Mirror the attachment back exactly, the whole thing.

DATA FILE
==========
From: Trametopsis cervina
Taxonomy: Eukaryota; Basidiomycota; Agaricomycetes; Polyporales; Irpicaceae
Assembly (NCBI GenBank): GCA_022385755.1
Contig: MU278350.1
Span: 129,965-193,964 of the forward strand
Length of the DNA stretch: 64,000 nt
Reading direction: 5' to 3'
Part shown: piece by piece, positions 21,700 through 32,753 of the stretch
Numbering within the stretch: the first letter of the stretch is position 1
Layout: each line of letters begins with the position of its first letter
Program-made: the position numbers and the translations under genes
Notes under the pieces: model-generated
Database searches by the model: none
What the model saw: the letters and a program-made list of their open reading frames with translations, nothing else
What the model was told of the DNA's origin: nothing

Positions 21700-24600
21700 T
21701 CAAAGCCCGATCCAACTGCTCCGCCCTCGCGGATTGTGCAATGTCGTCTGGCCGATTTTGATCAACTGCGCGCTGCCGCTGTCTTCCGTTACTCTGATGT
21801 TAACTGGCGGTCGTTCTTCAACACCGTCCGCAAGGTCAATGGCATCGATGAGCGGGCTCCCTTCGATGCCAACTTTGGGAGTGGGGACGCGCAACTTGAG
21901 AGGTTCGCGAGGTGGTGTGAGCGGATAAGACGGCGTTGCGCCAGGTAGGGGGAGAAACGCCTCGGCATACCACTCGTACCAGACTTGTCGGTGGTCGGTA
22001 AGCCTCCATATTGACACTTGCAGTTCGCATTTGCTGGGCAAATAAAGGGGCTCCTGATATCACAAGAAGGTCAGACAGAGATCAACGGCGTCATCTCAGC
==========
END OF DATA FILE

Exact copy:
From: Trametopsis cervina
Taxonomy: Eukaryota; Basidiomycota; Agaricomycetes; Polyporales; Irpicaceae
Assembly (NCBI GenBank): GCA_022385755.1
Contig: MU278350.1
Span: 129,965-193,964 of the forward strand
Length of the DNA stretch: 64,000 nt
Reading direction: 5' to 3'
Part shown: piece by piece, positions 21,700 through 32,753 of the stretch
Numbering within the stretch: the first letter of the stretch is position 1
Layout: each line of letters begins with the position of its first letter
Program-made: the position numbers and the translations under genes
Notes under the pieces: model-generated
Database searches by the model: none
What the model saw: the letters and a program-made list of their open reading frames with translations, nothing else
What the model was told of the DNA's origin: nothing

Positions 21700-24600
21700 T
21701 CAAAGCCCGATCCAACTGCTCCGCCCTCGCGGATTGTGCAATGTCGTCTGGCCGATTTTGATCAACTGCGCGCTGCCGCTGTCTTCCGTTACTCTGATGT
21801 TAACTGGCGGTCGTTCTTCAACACCGTCCGCAAGGTCAATGGCATCGATGAGCGGGCTCCCTTCGATGCCAACTTTGGGAGTGGGGACGCGCAACTTGAG
21901 AGGTTCGCGAGGTGGTGTGAGCGGATAAGACGGCGTTGCGCCAGGTAGGGGGAGAAACGCCTCGGCATACCACTCGTACCAGACTTGTCGGTGGTCGGTA
22001 AGCCTCCATATTGACACTTGCAGTTCGCATTTGCTGGGCAAATAAAGGGGCTCCTGATATCACAAGAAGGTCAGACAGAGATCAACGGCGTCATCTCAGC